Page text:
Monday, February 16, 2009

How to treat a recession IV

We often hear claims for tax cuts by free market advocates in times of a recession. Generally, they are right: cutting taxes allows people to control a greater share of their resources, thus making production according to public demand, not government fiat more profitable and thereby increasing the likelihood of an economy that actually satisfies people's demands.

But there's a catch: cutting taxes only works if government spending is cut by the same amount or more at the same time. Otherwise, it'll be merely make-believe: while you may have some more dollars in your wallet, your government will already be engaged in deficit spending or monetary inflation to keep up with the cost of burdensome state programs.

The current recession seems to be a prime example of this schizophrenic mentality: in order to reach a "compromise", supposed free marketeers and those who put their trust in government agree to cut taxes, but increase spending ("stimulate the economy") at the same time. That's like eating your cake and having it, too. You can only spend money once: either for private sector needs and wants or for state purposes. If both compete for a finite amount of goods and services, prices will go up and your tax cuts will essentially vanish.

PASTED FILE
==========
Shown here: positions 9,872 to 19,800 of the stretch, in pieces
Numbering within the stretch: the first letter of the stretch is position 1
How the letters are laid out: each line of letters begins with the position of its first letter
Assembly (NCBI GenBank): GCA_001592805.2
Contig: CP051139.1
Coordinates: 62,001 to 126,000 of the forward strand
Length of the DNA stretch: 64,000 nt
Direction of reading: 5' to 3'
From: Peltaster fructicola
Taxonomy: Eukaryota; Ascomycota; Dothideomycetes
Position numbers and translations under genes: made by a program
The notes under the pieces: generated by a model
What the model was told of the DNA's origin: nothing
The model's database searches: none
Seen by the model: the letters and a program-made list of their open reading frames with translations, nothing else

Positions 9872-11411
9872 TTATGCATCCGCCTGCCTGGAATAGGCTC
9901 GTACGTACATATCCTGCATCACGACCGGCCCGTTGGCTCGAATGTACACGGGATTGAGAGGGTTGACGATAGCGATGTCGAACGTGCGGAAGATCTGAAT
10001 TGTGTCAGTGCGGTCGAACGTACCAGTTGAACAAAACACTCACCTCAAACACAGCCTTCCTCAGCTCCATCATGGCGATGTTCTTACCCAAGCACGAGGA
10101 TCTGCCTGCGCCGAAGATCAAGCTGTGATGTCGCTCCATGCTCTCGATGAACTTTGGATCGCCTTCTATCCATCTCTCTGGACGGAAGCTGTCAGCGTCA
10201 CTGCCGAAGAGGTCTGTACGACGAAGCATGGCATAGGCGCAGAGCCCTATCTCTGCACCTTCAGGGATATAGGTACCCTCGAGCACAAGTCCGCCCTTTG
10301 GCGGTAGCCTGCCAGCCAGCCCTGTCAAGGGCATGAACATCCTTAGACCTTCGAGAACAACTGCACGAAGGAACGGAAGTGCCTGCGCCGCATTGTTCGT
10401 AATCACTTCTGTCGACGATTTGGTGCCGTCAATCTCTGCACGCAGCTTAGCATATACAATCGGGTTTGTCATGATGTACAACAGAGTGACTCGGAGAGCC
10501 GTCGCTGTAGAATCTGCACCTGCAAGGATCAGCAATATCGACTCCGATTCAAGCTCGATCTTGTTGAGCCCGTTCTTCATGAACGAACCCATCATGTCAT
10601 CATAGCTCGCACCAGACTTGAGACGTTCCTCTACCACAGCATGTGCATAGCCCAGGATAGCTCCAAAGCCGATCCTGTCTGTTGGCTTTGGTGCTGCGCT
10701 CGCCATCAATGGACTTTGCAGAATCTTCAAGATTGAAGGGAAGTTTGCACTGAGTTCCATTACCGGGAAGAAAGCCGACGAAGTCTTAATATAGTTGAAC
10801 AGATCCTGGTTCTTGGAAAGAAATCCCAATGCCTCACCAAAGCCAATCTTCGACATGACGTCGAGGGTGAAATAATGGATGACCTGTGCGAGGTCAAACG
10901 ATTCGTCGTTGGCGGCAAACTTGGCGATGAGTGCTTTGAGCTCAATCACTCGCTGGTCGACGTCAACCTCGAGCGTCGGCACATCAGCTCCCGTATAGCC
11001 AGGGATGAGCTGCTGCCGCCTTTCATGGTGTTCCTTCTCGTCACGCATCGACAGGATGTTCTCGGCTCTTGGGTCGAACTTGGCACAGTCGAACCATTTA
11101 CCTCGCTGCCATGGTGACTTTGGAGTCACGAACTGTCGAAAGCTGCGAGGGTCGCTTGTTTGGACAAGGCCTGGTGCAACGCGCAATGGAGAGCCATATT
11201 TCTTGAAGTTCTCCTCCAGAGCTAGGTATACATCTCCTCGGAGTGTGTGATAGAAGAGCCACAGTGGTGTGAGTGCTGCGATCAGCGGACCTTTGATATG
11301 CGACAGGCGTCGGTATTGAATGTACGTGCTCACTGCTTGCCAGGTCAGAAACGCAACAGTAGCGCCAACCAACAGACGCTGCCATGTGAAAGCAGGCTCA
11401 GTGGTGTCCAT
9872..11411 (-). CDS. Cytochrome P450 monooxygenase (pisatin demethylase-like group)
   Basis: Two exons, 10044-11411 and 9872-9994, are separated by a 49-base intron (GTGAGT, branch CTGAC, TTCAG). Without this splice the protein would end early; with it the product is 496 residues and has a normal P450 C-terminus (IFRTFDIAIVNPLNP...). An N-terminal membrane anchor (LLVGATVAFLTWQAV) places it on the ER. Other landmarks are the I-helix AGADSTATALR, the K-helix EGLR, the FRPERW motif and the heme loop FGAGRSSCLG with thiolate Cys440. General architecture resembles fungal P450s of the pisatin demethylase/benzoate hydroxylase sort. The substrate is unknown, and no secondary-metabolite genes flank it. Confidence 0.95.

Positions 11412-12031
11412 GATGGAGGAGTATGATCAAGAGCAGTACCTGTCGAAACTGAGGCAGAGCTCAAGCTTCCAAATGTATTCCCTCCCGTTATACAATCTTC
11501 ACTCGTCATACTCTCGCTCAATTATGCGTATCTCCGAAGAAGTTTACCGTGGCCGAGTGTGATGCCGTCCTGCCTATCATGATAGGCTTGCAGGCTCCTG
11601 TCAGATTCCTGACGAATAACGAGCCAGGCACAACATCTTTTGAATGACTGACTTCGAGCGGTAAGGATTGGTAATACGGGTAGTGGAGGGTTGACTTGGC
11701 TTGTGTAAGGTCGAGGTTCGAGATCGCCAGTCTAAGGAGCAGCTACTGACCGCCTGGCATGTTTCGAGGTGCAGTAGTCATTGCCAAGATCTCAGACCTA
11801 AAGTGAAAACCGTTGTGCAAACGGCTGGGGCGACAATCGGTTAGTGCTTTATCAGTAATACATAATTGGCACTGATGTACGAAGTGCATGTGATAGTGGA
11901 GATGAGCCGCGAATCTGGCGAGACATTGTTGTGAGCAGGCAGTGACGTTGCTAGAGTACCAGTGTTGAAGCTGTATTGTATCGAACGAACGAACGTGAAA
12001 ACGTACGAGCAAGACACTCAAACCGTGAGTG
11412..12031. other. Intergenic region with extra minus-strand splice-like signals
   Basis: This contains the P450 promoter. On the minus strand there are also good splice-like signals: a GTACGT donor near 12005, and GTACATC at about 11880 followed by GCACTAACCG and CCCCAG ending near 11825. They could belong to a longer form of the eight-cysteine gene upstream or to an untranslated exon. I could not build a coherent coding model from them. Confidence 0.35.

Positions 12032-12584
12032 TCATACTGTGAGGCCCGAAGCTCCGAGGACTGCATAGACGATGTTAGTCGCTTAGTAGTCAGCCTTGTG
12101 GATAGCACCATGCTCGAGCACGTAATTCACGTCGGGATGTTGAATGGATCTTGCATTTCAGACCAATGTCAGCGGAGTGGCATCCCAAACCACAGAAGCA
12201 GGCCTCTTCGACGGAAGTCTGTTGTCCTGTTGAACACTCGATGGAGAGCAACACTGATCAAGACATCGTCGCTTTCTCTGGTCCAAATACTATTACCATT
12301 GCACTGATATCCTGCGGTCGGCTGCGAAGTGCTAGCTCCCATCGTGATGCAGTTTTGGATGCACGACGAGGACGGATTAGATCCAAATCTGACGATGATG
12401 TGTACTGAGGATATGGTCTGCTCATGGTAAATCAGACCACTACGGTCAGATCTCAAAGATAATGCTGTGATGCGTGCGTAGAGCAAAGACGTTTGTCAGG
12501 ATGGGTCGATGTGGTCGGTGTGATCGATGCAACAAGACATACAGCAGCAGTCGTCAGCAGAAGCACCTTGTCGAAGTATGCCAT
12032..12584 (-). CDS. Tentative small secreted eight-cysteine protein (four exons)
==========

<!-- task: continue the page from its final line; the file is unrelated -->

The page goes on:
Not only is this a very dishonest method of trying to buy as many political sympathies as possible, but it's more of the same "let our grandchildren pay" mentality. At some point in time, debt incurred by a state will have to be paid back: either by taxing every bit of surplus wealth out of those who are still producing, a sure-fire way to economic collapse. Or by madly inflating the currency, another quick road to economic turmoil through hyperinflation. Or by pleading with creditors to forgive debts which they will only do for a good amount of political favors - which means that the bosses you can still vote on will be subject to the decisions of another layer of creditor functionaries - so you'll be even more screwed.

In conclusion, be careful whose tax cut plan you support. Paying less is only reasonable if less is being spent as well. Otherwise, nothing fundamental changes about the unsustainable attitude of spending until the cows come home.

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